The bodies of Jacob Young and Nancy Jane Young, husband and wife, were discovered along White River, near the intersection of what would become Lafayette and Cold Spring roads, on September 13, 1868. The murder had actually occurred the previous day. Both victims had been shot in the head. Mrs. Young’s body was also burned from the knees to the face, the shotgun blast having ignited her clothing.

Illustration of Nancy Clem.
Nancy Clem, ca. 1869 Credit: Public domain via Wikimedia Commons View Source

Even though the murder had occurred in a popular recreational area, apparently the shots were not heard or were not recognized for what they were. William J. Abrams was the first person arrested in the case, on September 15, when it was discovered that he had purchased the murder weapon. This was followed by the arrests of Silas Hartman on September 21 and his sister Nancy Clem on October 7.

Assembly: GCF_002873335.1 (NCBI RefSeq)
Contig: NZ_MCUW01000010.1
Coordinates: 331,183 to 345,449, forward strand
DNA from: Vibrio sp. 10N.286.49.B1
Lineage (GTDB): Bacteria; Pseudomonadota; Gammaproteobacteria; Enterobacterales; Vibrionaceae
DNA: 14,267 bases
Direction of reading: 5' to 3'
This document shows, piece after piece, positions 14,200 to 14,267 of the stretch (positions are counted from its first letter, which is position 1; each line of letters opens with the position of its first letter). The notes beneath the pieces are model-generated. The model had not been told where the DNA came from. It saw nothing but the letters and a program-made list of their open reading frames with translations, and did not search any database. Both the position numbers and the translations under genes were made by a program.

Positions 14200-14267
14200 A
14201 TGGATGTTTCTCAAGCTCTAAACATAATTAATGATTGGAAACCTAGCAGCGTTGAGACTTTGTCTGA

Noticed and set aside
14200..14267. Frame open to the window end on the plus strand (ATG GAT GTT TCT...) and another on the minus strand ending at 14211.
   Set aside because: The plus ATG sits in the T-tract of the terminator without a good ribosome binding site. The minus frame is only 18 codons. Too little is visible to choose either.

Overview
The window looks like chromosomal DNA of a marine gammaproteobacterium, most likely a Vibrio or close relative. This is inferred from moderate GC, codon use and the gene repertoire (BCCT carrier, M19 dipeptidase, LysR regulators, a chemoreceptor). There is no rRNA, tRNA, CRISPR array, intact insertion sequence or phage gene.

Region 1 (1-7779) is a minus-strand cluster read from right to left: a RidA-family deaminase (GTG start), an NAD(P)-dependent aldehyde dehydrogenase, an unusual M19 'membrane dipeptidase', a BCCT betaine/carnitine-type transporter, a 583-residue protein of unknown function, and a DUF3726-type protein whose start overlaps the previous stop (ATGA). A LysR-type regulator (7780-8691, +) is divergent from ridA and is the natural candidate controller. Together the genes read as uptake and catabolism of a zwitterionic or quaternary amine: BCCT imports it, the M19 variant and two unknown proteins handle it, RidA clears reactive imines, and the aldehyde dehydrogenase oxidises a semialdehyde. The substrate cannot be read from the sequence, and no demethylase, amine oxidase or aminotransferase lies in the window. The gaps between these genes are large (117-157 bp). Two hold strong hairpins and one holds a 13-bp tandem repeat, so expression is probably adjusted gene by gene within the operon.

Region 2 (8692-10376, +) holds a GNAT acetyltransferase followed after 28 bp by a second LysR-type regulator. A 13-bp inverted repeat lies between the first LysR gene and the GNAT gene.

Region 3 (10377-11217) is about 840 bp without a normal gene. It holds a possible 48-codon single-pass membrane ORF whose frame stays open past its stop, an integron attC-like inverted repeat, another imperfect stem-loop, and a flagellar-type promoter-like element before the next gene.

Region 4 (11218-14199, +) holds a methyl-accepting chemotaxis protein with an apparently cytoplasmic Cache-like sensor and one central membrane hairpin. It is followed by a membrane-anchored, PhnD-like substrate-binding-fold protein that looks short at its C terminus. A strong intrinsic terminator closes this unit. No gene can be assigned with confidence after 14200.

The three were indicted for first-degree murder on October 23. Clem had planned the murder. She had been involved in borrowing large amounts of money and paying it back at exorbitant interest rates by borrowing yet more money. She was deeply in debt to Jacob Young, and apparently the murders were to prevent Young from revealing the situation to Clem’s husband, William F. Clem, a grocer “of good reputation” in the city.

Mrs. Young had apparently unexpectedly accompanied her husband to Cold Spring, thereby leading to her murder. Clem was tried a total of five times. Between hung juries and appeals to the Indiana Supreme Court, she never served a sentence for the murders. She was in jail briefly for separate perjury and forgery charges, and during one of these periods her husband divorced her.

Abrams was eventually pardoned, and Hartman committed suicide in jail after confessing to his part in the crime. Clem died in Indianapolis in 1897. She was selling patent medicines at the time of her death.

Revised February 2021

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